When someone you love has served their time in the military, it can be the greatest of honor to know them. However, what if you noticed a difference in your loved one once they returned? They seem to be disconnected or detached. You notice that they drift away from socializing and seem to be more comfortable alone. You also might begin to notice that they begin to pick up addictive behaviors (alcohol, marijuana, etc.). Perhaps they explode in bouts of anger, or maybe they are just not engaged with much of anything. You try to reach out but often the response is always the same: “I’m fine.” A PTSD intervention may be what you need to save your loved one.
Common Symptoms of PTSD
There are two different types of PTSD: Chronic (which is a constant state of the disorder) and Acute (which is a short-term/temporary state of the disorder). PTSD is caused by many different triggers. These triggers can range from a dangerous/traumatic event to an unexpected death of a loved one. Even though PTSD is ranged on a wide spectrum, the symptoms are similar across the board. According to the Anxiety & Depression Association of America (ADAA), “symptoms may not appear until several months or even years later [following a traumatic event].” A majority of these symptoms can be grouped into three categories:
- Re-experiencing symptoms:
- Bad dreams
- Frightening thoughts
These types of symptoms will most likely cause problems in a person’s everyday routine. These symptoms can be caused by a variety of triggers that remind the person of the traumatic event and are sometimes also paired with constant sweating and heavy breathing. (A person’s thoughts/feelings, certain words, objects, or situations can all be considered triggers).
- Avoidance symptoms:
- Staying away from specific places/events/objects
- Feeling emotionally numb
- Feeling strong guilt/depression/worry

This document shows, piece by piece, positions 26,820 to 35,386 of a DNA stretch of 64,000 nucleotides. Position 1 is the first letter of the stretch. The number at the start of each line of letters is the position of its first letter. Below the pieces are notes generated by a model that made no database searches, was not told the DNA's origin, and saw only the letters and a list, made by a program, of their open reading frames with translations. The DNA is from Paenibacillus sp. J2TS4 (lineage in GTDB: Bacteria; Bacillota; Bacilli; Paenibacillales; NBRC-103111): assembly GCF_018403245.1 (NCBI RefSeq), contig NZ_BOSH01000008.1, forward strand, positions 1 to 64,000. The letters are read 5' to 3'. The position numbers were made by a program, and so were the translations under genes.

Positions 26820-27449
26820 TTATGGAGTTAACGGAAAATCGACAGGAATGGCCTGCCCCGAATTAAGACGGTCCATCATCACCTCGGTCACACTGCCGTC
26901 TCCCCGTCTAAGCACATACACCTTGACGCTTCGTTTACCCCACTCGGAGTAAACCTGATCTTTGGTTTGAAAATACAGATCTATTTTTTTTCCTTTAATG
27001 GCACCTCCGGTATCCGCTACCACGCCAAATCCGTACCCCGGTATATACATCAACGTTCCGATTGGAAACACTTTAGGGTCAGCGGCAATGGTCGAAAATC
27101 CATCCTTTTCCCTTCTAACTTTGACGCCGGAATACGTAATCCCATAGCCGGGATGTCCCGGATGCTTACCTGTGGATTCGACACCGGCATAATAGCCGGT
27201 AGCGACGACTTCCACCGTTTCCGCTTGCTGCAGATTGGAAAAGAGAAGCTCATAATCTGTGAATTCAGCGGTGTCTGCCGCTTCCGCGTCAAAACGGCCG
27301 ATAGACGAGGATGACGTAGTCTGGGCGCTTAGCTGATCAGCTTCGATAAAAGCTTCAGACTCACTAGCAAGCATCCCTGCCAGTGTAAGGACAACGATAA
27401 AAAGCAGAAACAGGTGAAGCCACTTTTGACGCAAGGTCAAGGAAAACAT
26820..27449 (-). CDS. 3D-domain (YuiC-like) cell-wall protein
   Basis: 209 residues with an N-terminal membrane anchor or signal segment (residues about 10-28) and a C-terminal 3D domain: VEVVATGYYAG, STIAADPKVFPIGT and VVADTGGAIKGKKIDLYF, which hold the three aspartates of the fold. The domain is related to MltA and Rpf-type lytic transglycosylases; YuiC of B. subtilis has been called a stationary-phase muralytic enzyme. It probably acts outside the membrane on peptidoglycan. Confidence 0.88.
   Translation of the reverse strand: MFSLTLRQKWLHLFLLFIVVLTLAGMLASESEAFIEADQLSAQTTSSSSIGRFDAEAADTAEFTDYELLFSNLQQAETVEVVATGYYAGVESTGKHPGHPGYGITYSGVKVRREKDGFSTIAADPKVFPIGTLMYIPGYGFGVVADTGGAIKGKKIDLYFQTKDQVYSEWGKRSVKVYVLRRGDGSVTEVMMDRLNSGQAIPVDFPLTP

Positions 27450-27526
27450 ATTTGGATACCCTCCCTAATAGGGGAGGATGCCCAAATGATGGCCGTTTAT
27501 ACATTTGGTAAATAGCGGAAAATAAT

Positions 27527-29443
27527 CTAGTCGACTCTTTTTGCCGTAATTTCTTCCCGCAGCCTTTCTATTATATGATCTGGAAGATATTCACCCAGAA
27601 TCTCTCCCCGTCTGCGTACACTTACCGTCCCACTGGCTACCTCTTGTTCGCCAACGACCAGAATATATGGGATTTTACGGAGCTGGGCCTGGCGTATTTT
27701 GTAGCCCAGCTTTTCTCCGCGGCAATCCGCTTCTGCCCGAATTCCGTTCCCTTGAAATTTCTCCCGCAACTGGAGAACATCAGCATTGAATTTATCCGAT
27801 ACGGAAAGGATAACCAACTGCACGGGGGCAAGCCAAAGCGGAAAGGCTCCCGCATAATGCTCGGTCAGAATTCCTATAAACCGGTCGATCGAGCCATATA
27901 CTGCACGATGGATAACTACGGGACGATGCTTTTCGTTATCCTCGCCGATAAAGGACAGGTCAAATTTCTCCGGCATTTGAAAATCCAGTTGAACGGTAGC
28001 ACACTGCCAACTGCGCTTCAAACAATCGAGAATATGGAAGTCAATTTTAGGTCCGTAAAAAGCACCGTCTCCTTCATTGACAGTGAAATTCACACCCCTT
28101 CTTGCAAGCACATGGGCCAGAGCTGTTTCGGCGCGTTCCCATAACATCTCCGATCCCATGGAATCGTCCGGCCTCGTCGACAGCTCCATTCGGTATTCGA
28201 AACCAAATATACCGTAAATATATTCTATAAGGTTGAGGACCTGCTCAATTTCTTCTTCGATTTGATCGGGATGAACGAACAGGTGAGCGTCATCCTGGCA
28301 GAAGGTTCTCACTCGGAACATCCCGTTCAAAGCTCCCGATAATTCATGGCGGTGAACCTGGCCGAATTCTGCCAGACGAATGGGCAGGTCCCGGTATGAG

- Losing interest in activities that were enjoyable in the past
- Having trouble remembering the dangerous event
Avoidance symptoms are triggered by things that remind a person of the traumatic event. These symptoms may cause a person to change his or her personal routine.
- Hyperarousal symptoms:
- Being easily startled
- Feeling tense or “on edge”
- Having difficulty sleeping and/or angry outbursts
Unlike the other two symptoms, hyperarousal symptoms are usually constant. They can make the person feel stressed and angry. Also, these symptoms may make it hard to do daily tasks, such as sleeping, eating, or concentrating.
PTSD Intervention Services Video by our Founder
In the following video, our founder, David Lee, speaks as a keynote at the 2013 Foundations Freedom and Recovery on the topic of PTSD. David Lee discusses how PTSD personally affected his life, the life of his father, and other men who served as combat infantryman in the Vietnam war.
Dealing with someone who may be struggling with PTSD can be agonizing for someone who cares. Attempts to reach out, to reach them are often replaced with frustration, fear, and hopelessness. A PTSD intervention may be what can help to bridge the silent gap between you and someone you care about to engage in the therapeutic process and begin to heal.
In many cases, someone suffering from PTSD can be in complete denial that they have it. In others, the awareness might be there, but the person looks at reaching for help as a weakness. If you have someone in your life who is struggling with PTSD but is unable or unwilling to reach out for help, please contact us about a PTSD intervention.
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